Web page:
Ask What You Can Do

Kennedy challenged every American to contribute in some way to the public good. After analyzing the "ask what you can do" quote, students draw and write about their own contributions to their families and communities.

About this Resource

Grade Level
Time Required
1-2 hours
Curricular Resource Type
Lesson Plans & Activities
Curricular Resource Subject Area
Civics and US Government
English Language Arts
Curricular Resource Topic
Campaign, Election, & Inauguration
Civic Education and Engagement
Curricular Standards
Common Core
C3 Framework for Social Studies
National History Standards (UCLA)
Massachusetts Framework - English Language Arts
Massachusetts Framework - History and Social Science
Resource Downloads


Download a pdf of this lesson plan.

This lesson is modified from a longer lesson plan, Ask not what your country can do for you.


John F. Kennedy’s Inaugural Address inspired children and adults to see the importance of civic action and service. His historic words, “Ask not what your country can do for you – ask what you can do for your country,” challenged every American to contribute in some way to the public good. In this lesson, students learn about the themes of community service and civic action in President Kennedy’s Inaugural Address and reflect on their own contributions to the public good.

Essential Question: What is community service and civic action and why are they important?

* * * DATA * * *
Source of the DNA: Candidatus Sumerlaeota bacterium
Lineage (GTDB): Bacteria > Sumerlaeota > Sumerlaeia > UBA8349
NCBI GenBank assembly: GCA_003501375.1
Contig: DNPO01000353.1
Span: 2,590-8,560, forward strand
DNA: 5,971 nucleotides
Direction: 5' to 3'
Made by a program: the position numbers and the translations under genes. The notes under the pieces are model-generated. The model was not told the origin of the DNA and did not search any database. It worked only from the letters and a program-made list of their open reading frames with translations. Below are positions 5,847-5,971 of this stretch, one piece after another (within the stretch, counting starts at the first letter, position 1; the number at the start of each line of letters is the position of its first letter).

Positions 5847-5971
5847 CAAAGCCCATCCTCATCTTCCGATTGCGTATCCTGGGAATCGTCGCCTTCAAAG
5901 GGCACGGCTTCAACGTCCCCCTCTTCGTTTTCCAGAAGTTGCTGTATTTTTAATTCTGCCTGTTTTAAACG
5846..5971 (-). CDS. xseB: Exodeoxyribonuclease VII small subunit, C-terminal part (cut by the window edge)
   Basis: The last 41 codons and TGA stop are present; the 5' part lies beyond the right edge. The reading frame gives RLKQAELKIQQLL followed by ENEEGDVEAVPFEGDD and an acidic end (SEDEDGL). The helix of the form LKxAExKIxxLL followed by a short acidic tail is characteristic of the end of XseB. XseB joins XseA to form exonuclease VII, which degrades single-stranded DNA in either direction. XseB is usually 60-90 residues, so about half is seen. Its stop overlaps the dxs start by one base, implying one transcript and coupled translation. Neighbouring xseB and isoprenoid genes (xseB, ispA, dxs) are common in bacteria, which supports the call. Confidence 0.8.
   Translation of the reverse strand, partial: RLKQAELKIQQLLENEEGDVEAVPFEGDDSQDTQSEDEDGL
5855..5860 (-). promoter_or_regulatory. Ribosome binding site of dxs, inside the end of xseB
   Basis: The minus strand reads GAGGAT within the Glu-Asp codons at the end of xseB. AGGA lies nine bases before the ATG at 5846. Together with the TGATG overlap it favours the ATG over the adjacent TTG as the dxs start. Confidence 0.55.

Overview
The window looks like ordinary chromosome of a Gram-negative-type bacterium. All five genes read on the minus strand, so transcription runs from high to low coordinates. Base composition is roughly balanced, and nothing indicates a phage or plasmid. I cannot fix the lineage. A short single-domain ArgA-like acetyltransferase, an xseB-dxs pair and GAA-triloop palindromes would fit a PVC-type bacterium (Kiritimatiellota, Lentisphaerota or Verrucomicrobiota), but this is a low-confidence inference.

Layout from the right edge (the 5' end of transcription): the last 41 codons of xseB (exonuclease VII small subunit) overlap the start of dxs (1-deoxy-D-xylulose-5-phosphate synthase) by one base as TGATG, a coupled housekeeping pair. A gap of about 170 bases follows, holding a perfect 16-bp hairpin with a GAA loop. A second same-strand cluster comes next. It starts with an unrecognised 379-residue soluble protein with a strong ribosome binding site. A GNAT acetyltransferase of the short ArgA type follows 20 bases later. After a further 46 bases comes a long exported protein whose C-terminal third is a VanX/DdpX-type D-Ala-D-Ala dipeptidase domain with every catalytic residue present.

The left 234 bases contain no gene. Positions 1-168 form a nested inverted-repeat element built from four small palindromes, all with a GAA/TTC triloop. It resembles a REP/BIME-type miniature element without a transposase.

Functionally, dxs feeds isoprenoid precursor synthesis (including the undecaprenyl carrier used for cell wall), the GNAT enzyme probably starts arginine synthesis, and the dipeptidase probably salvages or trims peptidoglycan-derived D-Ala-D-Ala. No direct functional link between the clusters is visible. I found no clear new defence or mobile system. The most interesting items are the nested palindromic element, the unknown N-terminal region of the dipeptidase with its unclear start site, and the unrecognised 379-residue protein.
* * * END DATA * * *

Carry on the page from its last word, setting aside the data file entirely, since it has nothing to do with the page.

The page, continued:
Students will be able to:

  • analyze and interpret a primary source to gather information about President Kennedy’s Inaugural Address.
  • explain the quote, “Ask not what your country can do for you—ask what you can do for your country.” 
  • create artwork to show how they have contributed positively to their family, school, or community.


Prior Knowledge and Skills

Students should be familiar with the concept of the inauguration of a president. Use the Picture Book Biography of John F. Kennedy or the Life of John F. Kennedy for background information. 

Historical Background and Context

On January 20, 1961, a clerk of the US Supreme Court held the large Fitzgerald family Bible as John F. Kennedy took the oath of office to become the nation’s 35th president. Against a backdrop of deep snow and sunshine, more than twenty thousand people huddled in 20-degree temperatures on the east front of the Capitol to witness the event. Kennedy, having removed his topcoat and projecting both youth and vigor, delivered what has become a landmark inaugural address. 

What many consider to be the most memorable and enduring section of the speech came towards the end when Kennedy called on all Americans to commit themselves to service and sacrifice: “And so, my fellow Americans: ask not what your country can do for you – ask what you can do for your country.” He then continued by addressing his international audience: “My fellow citizens of the world: ask not what America will do for you, but what together we can do for the freedom of man.” Introducing students to Kennedy’s call to service is an effective way to discuss the value of civic action and to raise students’ awareness about their own role in contributing to the public good.